Using CPVC or PEX pipe for compressed air.
by Jack Waters
(Blairsville, GA, USA)
I am nearly to the point where I will have time to run pipes to carry my compressed air round to all parts of my home shop. I had planned to use rigid copper, as I know the manufacturers recommend against using PVC. I also know that PVC is not used inside houses for waterlines. However, PEX and CPVC are both considered safe to use inside houses for waterlines. Therefore, I wondered if they can be used for my compressed air system. I plan to use no pressure higher than about 150 pounds psi.
Jack, the simple answer is NO, don’t do it.
Yet there are new plastics being developed that might, and I emphasize might, be suitable.
Before you take what might be a dangerous decision, I recommend that you note the pipe manufacturer’s name off the pipe, email them this same question, and keep their answer on file if they say yes. In that way, you have redress should the plastic fail.
If not copper, opt for rubber/vinyl (not just PVC) hose with barbed fittings. Relative low cost, forgiving with misalignment, and won’t rust.
An anonymous contributor thinks there is no problem:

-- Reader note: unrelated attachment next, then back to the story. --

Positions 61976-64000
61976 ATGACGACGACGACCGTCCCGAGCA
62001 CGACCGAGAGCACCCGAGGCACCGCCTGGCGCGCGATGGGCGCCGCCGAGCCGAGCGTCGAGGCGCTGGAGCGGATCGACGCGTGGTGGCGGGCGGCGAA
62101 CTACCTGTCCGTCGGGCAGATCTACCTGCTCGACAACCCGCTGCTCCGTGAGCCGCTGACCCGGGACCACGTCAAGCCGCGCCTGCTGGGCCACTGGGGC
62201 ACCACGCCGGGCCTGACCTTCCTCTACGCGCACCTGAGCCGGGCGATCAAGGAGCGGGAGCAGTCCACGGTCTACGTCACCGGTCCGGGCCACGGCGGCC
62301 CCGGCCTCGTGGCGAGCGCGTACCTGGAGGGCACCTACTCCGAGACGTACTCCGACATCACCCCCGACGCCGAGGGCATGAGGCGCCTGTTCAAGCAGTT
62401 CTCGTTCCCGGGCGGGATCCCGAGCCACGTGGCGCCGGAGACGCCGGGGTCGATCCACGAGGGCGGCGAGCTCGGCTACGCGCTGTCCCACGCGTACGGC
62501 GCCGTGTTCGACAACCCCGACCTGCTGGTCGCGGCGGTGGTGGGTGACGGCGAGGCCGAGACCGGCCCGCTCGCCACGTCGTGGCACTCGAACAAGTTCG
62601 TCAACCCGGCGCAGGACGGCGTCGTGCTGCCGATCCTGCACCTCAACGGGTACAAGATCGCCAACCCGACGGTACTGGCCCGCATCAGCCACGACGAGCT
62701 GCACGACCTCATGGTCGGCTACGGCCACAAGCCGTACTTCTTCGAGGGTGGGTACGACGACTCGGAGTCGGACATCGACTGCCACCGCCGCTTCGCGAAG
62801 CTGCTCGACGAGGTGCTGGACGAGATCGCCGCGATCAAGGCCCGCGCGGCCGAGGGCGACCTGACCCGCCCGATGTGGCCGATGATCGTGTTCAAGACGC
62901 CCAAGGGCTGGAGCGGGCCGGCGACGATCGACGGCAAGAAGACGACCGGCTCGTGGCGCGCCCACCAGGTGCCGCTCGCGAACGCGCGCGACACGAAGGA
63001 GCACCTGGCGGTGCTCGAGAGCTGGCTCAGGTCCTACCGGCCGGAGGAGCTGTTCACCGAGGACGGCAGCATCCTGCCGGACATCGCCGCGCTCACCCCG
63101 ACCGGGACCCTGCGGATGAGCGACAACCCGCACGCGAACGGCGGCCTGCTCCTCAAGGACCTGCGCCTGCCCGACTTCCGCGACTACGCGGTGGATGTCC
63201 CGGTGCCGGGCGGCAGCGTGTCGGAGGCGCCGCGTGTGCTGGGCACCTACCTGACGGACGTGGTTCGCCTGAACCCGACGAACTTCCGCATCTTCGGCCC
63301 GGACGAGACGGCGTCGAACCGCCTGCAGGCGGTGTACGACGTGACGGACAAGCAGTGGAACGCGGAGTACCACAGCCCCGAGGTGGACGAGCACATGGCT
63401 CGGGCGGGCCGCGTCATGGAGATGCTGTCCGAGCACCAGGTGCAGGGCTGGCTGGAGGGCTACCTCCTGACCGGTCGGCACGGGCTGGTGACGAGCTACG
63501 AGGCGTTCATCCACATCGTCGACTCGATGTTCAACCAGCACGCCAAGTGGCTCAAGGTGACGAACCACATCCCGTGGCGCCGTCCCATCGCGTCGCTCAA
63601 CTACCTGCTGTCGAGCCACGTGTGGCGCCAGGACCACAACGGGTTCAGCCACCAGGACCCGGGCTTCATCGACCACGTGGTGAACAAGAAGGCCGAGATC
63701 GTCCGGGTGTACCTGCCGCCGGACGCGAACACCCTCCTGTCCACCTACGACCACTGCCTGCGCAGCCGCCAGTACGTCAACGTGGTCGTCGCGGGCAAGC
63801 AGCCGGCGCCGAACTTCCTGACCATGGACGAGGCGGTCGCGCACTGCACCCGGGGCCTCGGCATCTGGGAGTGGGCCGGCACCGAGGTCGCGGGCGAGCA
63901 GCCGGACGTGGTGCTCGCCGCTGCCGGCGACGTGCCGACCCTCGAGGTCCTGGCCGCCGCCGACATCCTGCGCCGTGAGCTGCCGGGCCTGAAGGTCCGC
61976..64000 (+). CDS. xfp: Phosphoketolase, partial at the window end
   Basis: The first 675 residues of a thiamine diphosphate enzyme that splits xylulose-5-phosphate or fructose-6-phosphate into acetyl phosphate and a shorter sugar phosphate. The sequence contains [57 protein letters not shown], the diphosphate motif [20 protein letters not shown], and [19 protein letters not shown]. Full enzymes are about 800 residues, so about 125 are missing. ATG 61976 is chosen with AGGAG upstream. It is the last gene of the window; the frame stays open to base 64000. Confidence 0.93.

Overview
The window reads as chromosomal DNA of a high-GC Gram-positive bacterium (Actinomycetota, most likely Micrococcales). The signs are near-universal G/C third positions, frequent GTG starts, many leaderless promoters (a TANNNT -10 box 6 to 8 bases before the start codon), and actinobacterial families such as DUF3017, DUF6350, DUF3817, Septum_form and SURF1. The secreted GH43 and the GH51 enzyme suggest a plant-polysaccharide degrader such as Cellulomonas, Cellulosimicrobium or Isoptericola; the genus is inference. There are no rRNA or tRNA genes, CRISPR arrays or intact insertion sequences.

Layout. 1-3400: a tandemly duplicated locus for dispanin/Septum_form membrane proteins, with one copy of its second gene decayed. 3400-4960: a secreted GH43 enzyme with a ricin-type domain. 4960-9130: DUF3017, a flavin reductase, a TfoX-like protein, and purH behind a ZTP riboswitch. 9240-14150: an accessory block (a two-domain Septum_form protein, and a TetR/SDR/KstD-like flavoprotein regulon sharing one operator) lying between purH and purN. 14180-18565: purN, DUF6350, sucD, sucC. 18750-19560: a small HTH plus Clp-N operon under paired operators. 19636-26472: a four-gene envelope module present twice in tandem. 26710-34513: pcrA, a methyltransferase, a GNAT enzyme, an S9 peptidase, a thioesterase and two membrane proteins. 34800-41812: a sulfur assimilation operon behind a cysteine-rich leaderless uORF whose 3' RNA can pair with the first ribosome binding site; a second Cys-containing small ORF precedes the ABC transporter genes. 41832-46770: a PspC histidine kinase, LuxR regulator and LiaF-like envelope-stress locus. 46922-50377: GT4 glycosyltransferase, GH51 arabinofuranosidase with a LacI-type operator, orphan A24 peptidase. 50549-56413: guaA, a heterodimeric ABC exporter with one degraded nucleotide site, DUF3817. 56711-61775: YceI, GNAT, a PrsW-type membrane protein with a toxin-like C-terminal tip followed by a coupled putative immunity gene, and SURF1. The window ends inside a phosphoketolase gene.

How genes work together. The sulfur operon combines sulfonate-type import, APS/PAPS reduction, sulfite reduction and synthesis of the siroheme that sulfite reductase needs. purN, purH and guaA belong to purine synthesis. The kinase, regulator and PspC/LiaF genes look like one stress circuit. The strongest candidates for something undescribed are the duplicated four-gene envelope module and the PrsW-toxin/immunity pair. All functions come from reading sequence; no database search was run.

What’s the worst that could happen? Air leak OMG someone call 911, I mean come on. If it leaks it probably gonna be at a connection. Is an air leak even at 100psi really gonna be catastrophic?
If you are in the room when a plastic pipe full of compressed air explodes and it sends shards of plastic into you and those around you… I don’t know, wouldn’t you consider that a worst that catastrophic? Ignorance is bliss. Be blissful then, friend.
Can you use pvc to plumb air lines?
can you use pvc to plumb air compressors
Hi Bill. No.
I’ve written about it extensively on this site, and you can use the sitemap or search box to find the pages that explain why.
Charlie writes in and agrees:
I would strongly caution against using PVC to plumb your air lines.
Years ago, I worked in an auto paint shop in Orlando, FL that was plumbed with PVC. One hot summer afternoon, the line exploded for no apparent reason about 20 ft away from me and it was like a bomb going off. Everyone in the shop came running thinking a car had exploded. Nobody got hurt, thankfully, but there were shards of PVC all over the shop and all work ceased since there was now no air pressure to run tools or paint cars. Bottom line – don’t use PVC for compressed air lines.
Thanks, Charley. With PVC, as the temperature rises, it’s resistance to pressure drops, and as you so clearly point out, when the PVC pipe lets go, it shatters!
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